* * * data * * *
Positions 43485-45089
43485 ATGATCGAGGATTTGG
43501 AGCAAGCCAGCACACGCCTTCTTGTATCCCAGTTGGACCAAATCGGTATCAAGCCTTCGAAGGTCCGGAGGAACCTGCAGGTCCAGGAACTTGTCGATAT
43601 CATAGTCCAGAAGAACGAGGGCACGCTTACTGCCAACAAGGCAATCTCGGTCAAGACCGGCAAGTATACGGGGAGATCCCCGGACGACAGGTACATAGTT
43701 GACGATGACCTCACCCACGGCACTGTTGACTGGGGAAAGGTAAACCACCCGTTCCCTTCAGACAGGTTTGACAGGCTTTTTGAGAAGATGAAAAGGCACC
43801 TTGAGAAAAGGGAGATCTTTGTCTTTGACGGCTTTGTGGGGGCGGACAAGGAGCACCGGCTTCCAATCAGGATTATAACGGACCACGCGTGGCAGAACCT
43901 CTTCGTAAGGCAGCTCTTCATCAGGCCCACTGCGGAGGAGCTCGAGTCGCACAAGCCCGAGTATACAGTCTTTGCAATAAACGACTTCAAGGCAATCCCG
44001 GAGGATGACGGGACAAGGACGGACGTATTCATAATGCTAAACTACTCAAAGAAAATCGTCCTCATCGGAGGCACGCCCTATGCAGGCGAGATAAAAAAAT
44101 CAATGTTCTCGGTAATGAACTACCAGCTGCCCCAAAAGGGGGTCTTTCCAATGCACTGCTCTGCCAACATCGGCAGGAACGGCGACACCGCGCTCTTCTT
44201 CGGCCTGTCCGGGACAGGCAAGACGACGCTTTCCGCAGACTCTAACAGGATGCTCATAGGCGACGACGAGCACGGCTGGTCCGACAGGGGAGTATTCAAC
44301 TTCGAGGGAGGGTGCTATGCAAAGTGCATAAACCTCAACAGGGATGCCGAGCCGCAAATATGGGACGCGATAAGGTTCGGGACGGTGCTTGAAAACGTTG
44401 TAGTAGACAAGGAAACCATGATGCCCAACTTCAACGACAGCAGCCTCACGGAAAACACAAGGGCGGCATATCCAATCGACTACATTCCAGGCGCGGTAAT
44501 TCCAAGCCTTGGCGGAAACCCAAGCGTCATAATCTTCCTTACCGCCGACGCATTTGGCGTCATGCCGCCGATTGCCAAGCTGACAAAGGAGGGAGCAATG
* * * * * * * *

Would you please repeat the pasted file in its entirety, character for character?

Positions 43485-45089
43485 ATGATCGAGGATTTGG
43501 AGCAAGCCAGCACACGCCTTCTTGTATCCCAGTTGGACCAAATCGGTATCAAGCCTTCGAAGGTCCGGAGGAACCTGCAGGTCCAGGAACTTGTCGATAT
43601 CATAGTCCAGAAGAACGAGGGCACGCTTACTGCCAACAAGGCAATCTCGGTCAAGACCGGCAAGTATACGGGGAGATCCCCGGACGACAGGTACATAGTT
43701 GACGATGACCTCACCCACGGCACTGTTGACTGGGGAAAGGTAAACCACCCGTTCCCTTCAGACAGGTTTGACAGGCTTTTTGAGAAGATGAAAAGGCACC
43801 TTGAGAAAAGGGAGATCTTTGTCTTTGACGGCTTTGTGGGGGCGGACAAGGAGCACCGGCTTCCAATCAGGATTATAACGGACCACGCGTGGCAGAACCT
43901 CTTCGTAAGGCAGCTCTTCATCAGGCCCACTGCGGAGGAGCTCGAGTCGCACAAGCCCGAGTATACAGTCTTTGCAATAAACGACTTCAAGGCAATCCCG
44001 GAGGATGACGGGACAAGGACGGACGTATTCATAATGCTAAACTACTCAAAGAAAATCGTCCTCATCGGAGGCACGCCCTATGCAGGCGAGATAAAAAAAT
44101 CAATGTTCTCGGTAATGAACTACCAGCTGCCCCAAAAGGGGGTCTTTCCAATGCACTGCTCTGCCAACATCGGCAGGAACGGCGACACCGCGCTCTTCTT
44201 CGGCCTGTCCGGGACAGGCAAGACGACGCTTTCCGCAGACTCTAACAGGATGCTCATAGGCGACGACGAGCACGGCTGGTCCGACAGGGGAGTATTCAAC
44301 TTCGAGGGAGGGTGCTATGCAAAGTGCATAAACCTCAACAGGGATGCCGAGCCGCAAATATGGGACGCGATAAGGTTCGGGACGGTGCTTGAAAACGTTG
44401 TAGTAGACAAGGAAACCATGATGCCCAACTTCAACGACAGCAGCCTCACGGAAAACACAAGGGCGGCATATCCAATCGACTACATTCCAGGCGCGGTAAT
44501 TCCAAGCCTTGGCGGAAACCCAAGCGTCATAATCTTCCTTACCGCCGACGCATTTGGCGTCATGCCGCCGATTGCCAAGCTGACAAAGGAGGGAGCAATG